...Will Honda Stop At An Engine?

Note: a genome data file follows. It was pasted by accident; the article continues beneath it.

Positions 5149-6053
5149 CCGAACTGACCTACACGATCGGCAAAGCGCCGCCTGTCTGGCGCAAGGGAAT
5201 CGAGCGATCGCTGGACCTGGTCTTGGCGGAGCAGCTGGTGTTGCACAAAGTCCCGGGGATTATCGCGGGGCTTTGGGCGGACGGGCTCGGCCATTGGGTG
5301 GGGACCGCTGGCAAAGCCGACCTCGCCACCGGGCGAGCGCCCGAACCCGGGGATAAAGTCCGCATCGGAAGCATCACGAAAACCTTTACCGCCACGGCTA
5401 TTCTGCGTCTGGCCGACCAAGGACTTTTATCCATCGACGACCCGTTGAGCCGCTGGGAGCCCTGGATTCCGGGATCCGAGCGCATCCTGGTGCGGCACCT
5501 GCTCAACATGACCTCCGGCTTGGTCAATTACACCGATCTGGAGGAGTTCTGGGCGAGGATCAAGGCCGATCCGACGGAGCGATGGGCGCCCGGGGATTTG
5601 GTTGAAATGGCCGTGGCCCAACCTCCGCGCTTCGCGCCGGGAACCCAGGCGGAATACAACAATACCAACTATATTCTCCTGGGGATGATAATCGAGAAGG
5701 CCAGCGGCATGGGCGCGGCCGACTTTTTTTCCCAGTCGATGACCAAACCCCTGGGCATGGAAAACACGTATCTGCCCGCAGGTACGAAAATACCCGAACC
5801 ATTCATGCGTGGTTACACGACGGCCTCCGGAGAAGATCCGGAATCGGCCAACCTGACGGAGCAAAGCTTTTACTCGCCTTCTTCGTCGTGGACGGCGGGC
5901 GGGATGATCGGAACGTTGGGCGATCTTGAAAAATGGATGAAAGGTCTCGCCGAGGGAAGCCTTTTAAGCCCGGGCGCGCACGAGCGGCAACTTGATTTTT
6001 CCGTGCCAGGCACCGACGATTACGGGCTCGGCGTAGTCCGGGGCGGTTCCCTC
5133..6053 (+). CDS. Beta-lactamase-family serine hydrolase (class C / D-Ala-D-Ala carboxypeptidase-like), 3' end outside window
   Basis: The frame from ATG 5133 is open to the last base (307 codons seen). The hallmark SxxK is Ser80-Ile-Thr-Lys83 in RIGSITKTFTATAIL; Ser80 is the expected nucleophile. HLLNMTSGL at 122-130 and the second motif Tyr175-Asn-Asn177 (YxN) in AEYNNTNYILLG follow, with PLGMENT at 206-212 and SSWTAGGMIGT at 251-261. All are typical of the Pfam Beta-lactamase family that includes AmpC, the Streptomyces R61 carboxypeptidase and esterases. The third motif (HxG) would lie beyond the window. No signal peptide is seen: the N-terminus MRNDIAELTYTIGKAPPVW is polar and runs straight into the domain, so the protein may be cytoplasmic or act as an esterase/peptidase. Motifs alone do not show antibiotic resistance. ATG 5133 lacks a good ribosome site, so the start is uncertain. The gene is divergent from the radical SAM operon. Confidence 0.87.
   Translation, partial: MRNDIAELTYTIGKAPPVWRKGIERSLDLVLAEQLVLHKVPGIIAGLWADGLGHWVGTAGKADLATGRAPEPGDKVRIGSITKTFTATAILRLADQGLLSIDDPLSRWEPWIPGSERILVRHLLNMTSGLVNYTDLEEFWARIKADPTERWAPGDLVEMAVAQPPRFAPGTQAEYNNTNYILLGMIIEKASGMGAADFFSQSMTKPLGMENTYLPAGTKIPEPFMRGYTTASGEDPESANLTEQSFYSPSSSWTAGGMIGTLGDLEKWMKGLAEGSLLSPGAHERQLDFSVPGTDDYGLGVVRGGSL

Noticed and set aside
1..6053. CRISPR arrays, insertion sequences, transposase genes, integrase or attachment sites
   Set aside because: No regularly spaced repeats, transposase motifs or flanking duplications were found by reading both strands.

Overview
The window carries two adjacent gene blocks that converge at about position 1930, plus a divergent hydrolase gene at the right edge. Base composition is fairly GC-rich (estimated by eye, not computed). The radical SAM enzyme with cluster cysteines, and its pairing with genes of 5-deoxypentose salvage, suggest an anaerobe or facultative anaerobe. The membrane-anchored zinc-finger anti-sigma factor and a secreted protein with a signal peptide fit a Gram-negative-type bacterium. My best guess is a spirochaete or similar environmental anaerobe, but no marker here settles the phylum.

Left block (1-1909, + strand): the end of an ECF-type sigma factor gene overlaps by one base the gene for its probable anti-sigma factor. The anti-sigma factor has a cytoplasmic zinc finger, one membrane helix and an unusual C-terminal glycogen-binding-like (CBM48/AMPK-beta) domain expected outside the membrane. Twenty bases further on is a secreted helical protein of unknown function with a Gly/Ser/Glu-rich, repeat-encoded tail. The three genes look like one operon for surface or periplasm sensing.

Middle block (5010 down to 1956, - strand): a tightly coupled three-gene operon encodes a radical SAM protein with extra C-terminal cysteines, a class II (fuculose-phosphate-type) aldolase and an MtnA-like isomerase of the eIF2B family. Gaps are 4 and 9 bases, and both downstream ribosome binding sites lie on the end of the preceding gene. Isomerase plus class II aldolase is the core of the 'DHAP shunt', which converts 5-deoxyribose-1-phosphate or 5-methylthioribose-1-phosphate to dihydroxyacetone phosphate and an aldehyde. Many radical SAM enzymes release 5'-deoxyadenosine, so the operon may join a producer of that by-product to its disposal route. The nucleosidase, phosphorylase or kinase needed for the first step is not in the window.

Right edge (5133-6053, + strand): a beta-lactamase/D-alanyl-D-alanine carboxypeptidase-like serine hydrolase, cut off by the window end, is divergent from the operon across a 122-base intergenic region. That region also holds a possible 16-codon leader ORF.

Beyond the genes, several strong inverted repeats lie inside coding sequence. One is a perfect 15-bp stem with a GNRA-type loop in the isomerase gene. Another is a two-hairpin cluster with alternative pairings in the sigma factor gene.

Honda America spokesman Jeffrey Smith told the Dayton Daily News the current market for mini-jets (most of which will be employed as air taxis) is about 150 to 200 planes a year, rising toward 250 units a year over the next decade. However, Cessna spokeswoman Jessica Meyers said she's not aware of any contact between her company (the largest bizjet manufacturer in the world) and Honda. Cessna's Mustang will carry Pratt & Whitney, Canada, (PWC) engines currently under development. Likewise, Eclipse's Broom said, "We won't be switching engines again," sticking with PWC after canceling an engine deal with Williams last year. With the market's big guns otherwise committed, could Honda have another market in mind? Based out of Atlantic Aero's facility in Greensboro, N.C., flight-testing continues on the reportedly uber-efficient HondaJet. Diamond's Maurer said his company might be interested in the engine in the future despite an existing deal with Williams to power their single-engine D-Jet. The aircraft already sports a pair of HF 118s on vertical pylons extending from the wings. Atlantic Aero CEO Don Goodwin confirmed that the flight-test program is continuing but refused to say how many hours have been put on the prototype or provide any other details. "Honda likes to manage its public relations," he said. If the aircraft is as miserly as the PR department, Cessna and Eclipse might have something to think about. Honda and GE say the engine is 10 percent more efficient than comparable designs, a significant accomplishment. But mated to the Honda-designed airframe, the company is claiming a revolutionary 40-percent increase in efficiency. Eclipse's Broom said Honda still has "a lot of work to do" to catch up to U.S. manufacturers. But, then, Ford and GM had similar thoughts when those funny-looking, rust-prone, underpowered Japanese cars started spilling off ships 40 years ago.